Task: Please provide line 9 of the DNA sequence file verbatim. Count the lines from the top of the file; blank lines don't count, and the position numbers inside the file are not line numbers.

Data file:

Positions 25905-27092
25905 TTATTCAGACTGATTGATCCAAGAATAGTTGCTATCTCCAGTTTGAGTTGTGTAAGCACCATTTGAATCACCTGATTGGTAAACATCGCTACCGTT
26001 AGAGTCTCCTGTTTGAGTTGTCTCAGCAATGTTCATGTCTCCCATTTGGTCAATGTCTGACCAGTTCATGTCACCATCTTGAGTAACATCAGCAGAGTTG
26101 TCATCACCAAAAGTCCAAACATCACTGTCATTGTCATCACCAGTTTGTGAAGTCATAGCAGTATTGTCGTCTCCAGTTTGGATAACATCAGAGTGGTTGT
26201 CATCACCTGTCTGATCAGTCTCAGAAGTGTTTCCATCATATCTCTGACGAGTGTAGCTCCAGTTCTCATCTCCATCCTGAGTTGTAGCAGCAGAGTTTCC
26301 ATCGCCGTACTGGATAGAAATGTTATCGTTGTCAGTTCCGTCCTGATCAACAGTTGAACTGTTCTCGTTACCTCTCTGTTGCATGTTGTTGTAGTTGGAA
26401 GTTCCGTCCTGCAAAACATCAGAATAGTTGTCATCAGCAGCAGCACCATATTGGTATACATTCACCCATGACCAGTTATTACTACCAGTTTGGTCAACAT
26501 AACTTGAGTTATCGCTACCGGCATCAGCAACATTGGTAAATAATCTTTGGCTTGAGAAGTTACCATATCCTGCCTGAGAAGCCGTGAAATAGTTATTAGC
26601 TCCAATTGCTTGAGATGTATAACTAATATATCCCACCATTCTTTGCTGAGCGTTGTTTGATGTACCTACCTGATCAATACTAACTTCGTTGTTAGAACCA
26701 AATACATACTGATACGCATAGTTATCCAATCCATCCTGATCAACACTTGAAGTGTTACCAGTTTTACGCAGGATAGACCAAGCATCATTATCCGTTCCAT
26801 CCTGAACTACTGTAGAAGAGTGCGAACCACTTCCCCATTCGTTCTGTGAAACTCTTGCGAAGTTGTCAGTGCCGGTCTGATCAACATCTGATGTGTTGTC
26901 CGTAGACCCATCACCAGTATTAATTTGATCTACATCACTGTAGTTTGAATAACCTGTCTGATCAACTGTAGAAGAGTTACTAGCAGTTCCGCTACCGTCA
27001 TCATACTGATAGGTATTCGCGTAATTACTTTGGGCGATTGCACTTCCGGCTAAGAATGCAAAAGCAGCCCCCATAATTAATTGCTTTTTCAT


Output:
26601 TCCAATTGCTTGAGATGTATAACTAATATATCCCACCATTCTTTGCTGAGCGTTGTTTGATGTACCTACCTGATCAATACTAACTTCGTTGTTAGAACCA